​West Ham United have confirmed that the East Stand at the London Stadium will be renamed in honour of legendary midfielder Billy Bonds.

Bonds signed for the Hammers in 1967 for a fee of £50,000 and went on to spend an incredible 21 years with the club. He captained the side between 1974 and 1984, and his tally of 799 appearances for West Ham is a club record.

​West Ham confirmed news of the tribute on their ​official website, stating: “West Ham United is delighted to confirm that legendary captain Billy Bonds is to be permanently honoured at London Stadium with a stand in his name.

“Home to a wall of over 20,000 supporters, the current East Stand will become the Billy Bonds Stand, in tribute to our record appearance holder and the man who twice lifted the FA Cup, in 1975 and 1980.

“Bonds joins fellow Hammers greats Bobby Moore and Sir Trevor Brooking in being immortalised at the stadium, as the ultimate recognition for his many years of magnificent service to West Ham United.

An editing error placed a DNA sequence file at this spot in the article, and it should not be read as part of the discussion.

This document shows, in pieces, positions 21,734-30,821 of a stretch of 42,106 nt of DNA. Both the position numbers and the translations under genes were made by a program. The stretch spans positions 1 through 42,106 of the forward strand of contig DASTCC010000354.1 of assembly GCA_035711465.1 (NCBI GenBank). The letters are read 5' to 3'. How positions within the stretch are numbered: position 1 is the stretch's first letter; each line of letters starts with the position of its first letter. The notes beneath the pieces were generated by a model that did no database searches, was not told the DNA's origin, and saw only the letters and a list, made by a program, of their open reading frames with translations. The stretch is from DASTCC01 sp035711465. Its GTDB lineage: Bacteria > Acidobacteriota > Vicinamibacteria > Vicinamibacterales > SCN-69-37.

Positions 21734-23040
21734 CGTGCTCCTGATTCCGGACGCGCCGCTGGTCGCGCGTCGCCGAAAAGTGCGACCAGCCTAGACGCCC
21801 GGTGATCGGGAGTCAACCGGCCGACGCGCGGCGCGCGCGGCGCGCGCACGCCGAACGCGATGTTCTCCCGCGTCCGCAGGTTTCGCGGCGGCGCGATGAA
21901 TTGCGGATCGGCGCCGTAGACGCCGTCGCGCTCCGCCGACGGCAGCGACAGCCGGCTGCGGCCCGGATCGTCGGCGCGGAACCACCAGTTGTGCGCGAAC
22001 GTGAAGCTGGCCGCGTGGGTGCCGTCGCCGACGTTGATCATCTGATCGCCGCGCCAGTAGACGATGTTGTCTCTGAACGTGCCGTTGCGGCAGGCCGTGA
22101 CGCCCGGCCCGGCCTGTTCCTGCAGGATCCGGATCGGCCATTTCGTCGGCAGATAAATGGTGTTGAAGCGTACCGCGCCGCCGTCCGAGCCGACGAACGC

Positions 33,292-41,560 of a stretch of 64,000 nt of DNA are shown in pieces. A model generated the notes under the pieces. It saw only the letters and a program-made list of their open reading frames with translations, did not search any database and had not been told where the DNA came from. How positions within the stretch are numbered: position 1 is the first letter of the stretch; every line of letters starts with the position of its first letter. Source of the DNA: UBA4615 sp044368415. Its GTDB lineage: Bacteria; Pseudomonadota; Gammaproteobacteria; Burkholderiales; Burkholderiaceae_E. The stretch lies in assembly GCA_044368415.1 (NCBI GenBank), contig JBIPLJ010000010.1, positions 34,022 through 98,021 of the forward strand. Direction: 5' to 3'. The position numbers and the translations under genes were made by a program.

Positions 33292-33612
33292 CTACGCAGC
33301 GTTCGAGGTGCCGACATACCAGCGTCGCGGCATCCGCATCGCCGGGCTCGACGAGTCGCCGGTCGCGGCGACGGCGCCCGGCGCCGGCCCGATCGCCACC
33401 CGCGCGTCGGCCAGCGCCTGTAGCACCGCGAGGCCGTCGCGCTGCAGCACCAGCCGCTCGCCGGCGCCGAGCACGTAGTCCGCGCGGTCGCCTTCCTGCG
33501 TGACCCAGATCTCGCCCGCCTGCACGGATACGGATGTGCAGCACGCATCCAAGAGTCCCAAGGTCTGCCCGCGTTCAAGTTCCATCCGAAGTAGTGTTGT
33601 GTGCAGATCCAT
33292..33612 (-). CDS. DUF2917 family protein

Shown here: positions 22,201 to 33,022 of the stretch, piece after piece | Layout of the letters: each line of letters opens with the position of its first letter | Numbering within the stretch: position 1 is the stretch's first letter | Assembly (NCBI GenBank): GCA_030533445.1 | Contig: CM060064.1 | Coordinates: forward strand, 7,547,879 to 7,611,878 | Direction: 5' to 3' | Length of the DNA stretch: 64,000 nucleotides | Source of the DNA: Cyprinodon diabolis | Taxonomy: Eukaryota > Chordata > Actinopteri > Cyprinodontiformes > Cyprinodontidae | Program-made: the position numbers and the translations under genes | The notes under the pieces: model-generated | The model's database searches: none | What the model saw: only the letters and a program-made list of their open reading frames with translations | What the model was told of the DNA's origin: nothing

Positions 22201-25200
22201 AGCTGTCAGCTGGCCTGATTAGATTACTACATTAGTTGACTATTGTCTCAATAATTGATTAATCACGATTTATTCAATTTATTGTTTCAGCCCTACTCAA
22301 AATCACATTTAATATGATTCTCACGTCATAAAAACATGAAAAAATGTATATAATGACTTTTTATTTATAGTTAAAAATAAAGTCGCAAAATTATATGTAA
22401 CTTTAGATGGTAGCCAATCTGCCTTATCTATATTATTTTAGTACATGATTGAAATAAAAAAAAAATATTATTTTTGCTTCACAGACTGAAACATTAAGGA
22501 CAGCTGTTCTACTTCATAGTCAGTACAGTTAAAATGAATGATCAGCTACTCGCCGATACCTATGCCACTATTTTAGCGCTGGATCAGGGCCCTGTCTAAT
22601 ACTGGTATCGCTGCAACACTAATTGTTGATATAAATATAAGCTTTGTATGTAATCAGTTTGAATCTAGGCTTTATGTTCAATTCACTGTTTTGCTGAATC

Billy Bonds

“The Billy Bonds Stand will be unveiled in a prestigious ceremony prior to kick-off at the Club’s ​Premier League fixture against ​Newcastle United on Saturday 2 March.”

Bonds himself also added: “I have so many great memories of this club and this really is the icing on the cake. It’s a great honour and means so much to me and my family.

“To think that I am only the third West Ham player to receive this honour after Bobby Moore and Trevor Brooking – you can’t get better than that. Two people that I admire, two great footballers, and two great friends.

Billy Bonds of West Ham United

“I am very lucky – I have had such great support at this club over the years. The fans have always been great to me, from day one. The one thing I always did was give effort, first and foremost, and if the West Ham fans see that, they will forgive a lot of things.

“It is going to be a special day on 2 March. I am really looking forward to it and it will be lovely for my family. I have two daughters and two granddaughters, and they can’t wait to come to London Stadium to see it.

“I’m getting on a bit now, into my 70s, but it will be great – when I’m no longer around – for my granddaughters to come here and say ‘That’s Grandad’s stand’. That will be lovely.”


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